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State Tax Rates

State and Local Tax Rates

Current State and Local Sales Tax Rates and Rankings as of June 2019

  • Forty-five states and the District of Columbia collect statewide sales taxes.
  • Local sales taxes are collected in 38 states. In some cases, they can rival or even exceed state rates.
  • The five states with the highest average combined state and local sales tax rates are Tennessee (9.47 percent), Louisiana (9.45 percent), Arkansas (9.43 percent), Washington (9.17 percent), and Alabama (9.14 percent).
  • No state rates have changed since July 2018, when Louisiana’s declined from 5.0 to 4.45 percent.
  • The District of Columbia’s sales tax rate increased to 6 percent from 5.75 percent.
  • Sales tax rates differ by state, but sales tax bases also impact how much revenue is collected from a tax and how the tax affects the economy.
  • Sales tax rate differentials can induce consumers to shop across borders or buy products online.

California has the highest state-level sales tax rate, at 7.25 percent. Four states tie for the second-highest statewide rate, at 7 percent: Indiana, Mississippi, Rhode Island, and Tennessee. The lowest non-zero, state-level sales tax is in Colorado, which has a rate of 2.9 percent. Five states follow with 4 percent rates: Alabama, Georgia, Hawaii, New York, and Wyoming.

No states have changed their statewide sales tax rates since July 2018, although the District of Columbia raised its sales taxes from 5.75 percent to 6 percent in October.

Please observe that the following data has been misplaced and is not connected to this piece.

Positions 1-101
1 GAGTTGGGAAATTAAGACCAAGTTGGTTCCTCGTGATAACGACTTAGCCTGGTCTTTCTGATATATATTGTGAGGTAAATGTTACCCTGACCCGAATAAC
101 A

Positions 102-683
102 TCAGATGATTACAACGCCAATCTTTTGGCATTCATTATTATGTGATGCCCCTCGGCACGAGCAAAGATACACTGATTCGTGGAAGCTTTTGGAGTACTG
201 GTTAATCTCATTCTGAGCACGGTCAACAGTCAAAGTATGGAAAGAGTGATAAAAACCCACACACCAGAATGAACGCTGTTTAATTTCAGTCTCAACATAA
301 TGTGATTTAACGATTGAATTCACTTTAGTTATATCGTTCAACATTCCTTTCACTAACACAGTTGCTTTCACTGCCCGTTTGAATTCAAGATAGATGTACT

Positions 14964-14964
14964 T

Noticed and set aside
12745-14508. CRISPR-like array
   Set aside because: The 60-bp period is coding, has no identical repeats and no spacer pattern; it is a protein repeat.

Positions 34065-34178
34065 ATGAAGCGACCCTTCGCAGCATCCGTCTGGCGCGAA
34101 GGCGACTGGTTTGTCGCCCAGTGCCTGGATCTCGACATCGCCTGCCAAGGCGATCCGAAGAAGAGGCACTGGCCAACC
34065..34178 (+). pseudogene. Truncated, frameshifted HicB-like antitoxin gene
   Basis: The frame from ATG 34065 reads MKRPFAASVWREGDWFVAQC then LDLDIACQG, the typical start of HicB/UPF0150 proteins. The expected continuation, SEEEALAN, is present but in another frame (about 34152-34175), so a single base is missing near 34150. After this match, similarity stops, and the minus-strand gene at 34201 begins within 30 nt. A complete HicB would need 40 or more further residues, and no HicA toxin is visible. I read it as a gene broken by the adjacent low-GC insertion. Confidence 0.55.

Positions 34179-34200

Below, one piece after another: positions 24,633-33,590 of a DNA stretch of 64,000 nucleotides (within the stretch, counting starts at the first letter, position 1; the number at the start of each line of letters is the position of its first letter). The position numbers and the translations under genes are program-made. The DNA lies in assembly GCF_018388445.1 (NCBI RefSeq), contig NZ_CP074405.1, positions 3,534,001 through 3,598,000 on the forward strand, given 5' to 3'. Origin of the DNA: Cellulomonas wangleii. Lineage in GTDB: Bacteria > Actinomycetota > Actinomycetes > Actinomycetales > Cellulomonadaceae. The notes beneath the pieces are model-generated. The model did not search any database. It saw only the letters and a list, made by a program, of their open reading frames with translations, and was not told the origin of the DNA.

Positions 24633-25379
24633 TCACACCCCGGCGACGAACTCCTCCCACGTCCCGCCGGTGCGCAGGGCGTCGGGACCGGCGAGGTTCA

The five states with the highest average local sales tax rates are Alabama (5.14 percent), Louisiana (5.00 percent), Colorado (4.73 percent), New York (4.49 percent), and Oklahoma (4.42 percent).

Average local rates rose the most in Florida, jumping the state from the 28th highest combined rate to the 22nd highest. The change was largely due to a 1 percent sales tax in Broward County and a 1.5 percentage-point local increase in Hillsborough County. Colorado maintained its ranking, but saw 39 counties raise their sales taxes, including Central City’s increase from 4 percent to 6 percent at the start of 2019.

Utah’s rank rose three spots, to 26th. This is largely due to Salt Lake County and Salt Lake City increasing their local sales taxes by and 0.25 and 0.5 percent, respectively.

Nebraska saw the largest decrease in sales taxes this year, improving its combined state and local sales tax ranking by two spots. Lincoln drove this change by decreasing its sales tax from 1.5 percent to 1.0 percent, offsetting increases in a few smaller Nebraska municipalities.

While Wyoming’s ranking did not change, the state saw the year’s second-largest combined sales tax decrease when Carbon County’s 1 percent special purpose tax expired.[9]

Sales taxes are just one part of an overall tax structure and should be considered in context. For example, Tennessee has high sales taxes but no wage income tax, whereas Oregon has no sales tax but high income taxes. While many factors influence business location and investment decisions, sales taxes are something within policymakers’ control that can have immediate impacts.

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